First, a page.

Government can now use smart water meters to monitor your water use and enforce regulations.
The city of Long Beach, California, is using the meters to enforce Governor Jerry Brown’s statewide 25 percent restriction on water use, CBS in Los Angeles reported.
The smart meters monitor water flow and then transmit that information to the water department via wireless technology. That enables officials to detect violations like overwatering lawns and to take legal action against home, business and property owners.
“It collects the data every five minutes, then after midnight, the cellphone that’s built in here comes on, makes one call, and calls it in to the database that we and the customer, through a password security system, have online access to their consumption,” Keven Wattier, the general manager of the Long Beach Water Department, told CBS of the technology. “The accuracy is just incredible, because we get the data the next day.”
CBS reported that a McDonald’s franchise on Bellflower Boulevard in Long Beach received an $800 fine for flooding its landscaping with water after midnight because of data from a smart meter. Before the meters, there was little that the city could do to stop the waste. Several homeowners have received warnings.
“One of them has reduced their consumption by 88 percent since we put the smart meter in. So in most cases, absolutely, it changes their behavior quickly,” Wattier told L.A.’s NBC affiliate. “They know we’re watching and you can’t hide.”
Long Beach is trying to conserve water because of the mega-drought gripping California. The drought prompted Brown, a Democrat, to declare a state of emergency and order the state to cut water use by 25 percent.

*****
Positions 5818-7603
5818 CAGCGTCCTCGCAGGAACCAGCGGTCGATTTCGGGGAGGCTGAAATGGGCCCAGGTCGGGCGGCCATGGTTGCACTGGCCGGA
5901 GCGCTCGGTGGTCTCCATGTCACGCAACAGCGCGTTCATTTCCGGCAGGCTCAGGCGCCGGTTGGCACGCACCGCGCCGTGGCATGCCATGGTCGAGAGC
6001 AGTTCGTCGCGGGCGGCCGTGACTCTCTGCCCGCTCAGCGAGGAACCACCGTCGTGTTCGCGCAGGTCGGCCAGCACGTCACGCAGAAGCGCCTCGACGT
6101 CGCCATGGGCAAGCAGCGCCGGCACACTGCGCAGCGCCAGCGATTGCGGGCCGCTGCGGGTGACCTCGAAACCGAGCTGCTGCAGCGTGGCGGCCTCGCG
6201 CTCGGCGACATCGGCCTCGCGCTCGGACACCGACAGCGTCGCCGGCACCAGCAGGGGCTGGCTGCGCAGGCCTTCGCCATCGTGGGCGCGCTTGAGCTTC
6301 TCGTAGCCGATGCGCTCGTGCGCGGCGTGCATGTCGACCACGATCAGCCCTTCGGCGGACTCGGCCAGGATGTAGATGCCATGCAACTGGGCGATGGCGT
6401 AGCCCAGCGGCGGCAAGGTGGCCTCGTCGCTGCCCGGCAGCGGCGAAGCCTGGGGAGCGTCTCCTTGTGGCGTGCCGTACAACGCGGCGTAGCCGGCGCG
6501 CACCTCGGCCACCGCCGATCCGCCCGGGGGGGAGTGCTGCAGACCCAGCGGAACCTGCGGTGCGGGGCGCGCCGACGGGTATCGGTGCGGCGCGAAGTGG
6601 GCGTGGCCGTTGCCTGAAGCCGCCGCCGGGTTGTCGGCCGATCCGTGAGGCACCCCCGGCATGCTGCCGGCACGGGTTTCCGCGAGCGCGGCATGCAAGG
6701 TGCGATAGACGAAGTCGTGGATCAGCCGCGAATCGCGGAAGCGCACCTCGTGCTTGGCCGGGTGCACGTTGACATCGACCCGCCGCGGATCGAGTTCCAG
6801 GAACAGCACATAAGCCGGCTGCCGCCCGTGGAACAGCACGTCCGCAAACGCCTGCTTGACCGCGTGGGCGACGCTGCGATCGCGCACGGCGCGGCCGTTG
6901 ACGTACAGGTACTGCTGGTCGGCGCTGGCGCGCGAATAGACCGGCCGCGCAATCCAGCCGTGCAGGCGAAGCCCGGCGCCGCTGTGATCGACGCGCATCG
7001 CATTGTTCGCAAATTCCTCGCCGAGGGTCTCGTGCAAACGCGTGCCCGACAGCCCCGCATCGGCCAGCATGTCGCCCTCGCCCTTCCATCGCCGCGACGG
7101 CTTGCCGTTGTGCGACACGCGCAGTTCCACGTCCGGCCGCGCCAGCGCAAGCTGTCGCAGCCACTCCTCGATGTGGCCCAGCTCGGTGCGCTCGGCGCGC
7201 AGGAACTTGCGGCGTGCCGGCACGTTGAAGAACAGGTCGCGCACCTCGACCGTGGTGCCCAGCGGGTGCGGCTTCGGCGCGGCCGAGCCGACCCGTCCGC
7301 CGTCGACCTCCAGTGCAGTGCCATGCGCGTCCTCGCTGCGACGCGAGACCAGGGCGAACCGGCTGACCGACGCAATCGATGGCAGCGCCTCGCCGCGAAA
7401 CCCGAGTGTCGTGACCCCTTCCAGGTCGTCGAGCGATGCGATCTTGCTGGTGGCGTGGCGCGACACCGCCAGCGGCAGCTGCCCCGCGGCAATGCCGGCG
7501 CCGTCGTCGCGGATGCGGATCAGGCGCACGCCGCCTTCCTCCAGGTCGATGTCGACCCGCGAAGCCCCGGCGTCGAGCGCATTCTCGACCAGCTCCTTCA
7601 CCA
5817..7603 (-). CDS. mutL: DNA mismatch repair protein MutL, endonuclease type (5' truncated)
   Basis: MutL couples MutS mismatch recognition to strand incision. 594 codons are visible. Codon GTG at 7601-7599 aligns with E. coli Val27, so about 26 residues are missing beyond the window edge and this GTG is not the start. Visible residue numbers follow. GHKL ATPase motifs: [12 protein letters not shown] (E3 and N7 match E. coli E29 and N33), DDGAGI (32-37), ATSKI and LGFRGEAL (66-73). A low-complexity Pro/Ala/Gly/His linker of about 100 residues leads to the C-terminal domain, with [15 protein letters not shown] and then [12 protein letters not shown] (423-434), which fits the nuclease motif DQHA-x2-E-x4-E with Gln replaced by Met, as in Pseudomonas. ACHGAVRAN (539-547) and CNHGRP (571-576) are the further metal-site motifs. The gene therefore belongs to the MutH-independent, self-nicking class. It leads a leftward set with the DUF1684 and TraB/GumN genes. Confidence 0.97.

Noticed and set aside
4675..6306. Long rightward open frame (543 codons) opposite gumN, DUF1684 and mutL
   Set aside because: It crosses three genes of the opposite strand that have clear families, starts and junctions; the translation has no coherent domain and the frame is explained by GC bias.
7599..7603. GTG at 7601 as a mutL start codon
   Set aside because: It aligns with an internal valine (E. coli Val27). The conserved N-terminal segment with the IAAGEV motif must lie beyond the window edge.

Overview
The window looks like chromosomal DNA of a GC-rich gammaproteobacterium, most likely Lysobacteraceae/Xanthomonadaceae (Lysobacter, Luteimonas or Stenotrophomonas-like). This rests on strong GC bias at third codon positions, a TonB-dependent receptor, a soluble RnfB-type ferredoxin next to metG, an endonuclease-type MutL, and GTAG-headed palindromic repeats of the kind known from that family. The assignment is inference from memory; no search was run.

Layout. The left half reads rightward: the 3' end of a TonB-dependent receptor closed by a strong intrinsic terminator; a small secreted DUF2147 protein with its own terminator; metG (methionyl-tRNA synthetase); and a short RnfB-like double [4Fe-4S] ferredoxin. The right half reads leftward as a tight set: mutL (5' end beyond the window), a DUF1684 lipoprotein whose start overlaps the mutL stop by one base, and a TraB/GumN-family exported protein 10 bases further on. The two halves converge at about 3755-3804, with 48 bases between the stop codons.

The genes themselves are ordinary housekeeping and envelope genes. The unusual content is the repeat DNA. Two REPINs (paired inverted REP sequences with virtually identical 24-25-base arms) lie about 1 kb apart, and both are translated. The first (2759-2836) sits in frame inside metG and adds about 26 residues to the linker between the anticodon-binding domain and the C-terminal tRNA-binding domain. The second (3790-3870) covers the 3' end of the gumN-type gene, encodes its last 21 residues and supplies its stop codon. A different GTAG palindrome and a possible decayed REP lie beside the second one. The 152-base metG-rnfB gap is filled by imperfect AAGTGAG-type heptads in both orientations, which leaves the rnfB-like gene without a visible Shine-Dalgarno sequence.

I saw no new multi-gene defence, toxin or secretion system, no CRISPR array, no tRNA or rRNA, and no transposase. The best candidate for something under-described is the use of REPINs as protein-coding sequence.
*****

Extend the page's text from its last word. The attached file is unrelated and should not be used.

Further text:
The Los Angeles Department of Water and Power also is looking into the use of smart meters to punish water wasters.
Meanwhile, hundreds of Long Beach homeowners actually have volunteered to get the smart meters, with the goal of conserving water.
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Smart meters explode
Residents of another California city, Stockton, may not be as receptive of smart meters – this time, smart meters tied to the power grid. Around 5,000 smart meters on homes in that city exploded because of a power surge in March, CBS in Sacramento reported.
The explosions in the meters were powerful enough to shake houses. The meters were installed by the utility Pacific Gas & Electric (PG&E) and started exploding after a dump truck knocked down a utility pole at a substation, causing two power lines to touch each other and create a power surge.
Around 8,000 people lost electricity. CBS described the damaged smart meters as “incinerated.”
“The neighbor across the street, his meter doesn’t look as bad but his receptacles are all blackened,” Stockton resident Brad Abernathy said.
The surge that destroyed the smart meters also scorched power outlets.
“There’s a potential there could be damage to customers’ appliances inside their homes,” PG&E spokeswoman Brandi Ehlers said. Residents will have to file claims with PG&E for damaged appliances.
P&GE replaced all of the incinerated meters.
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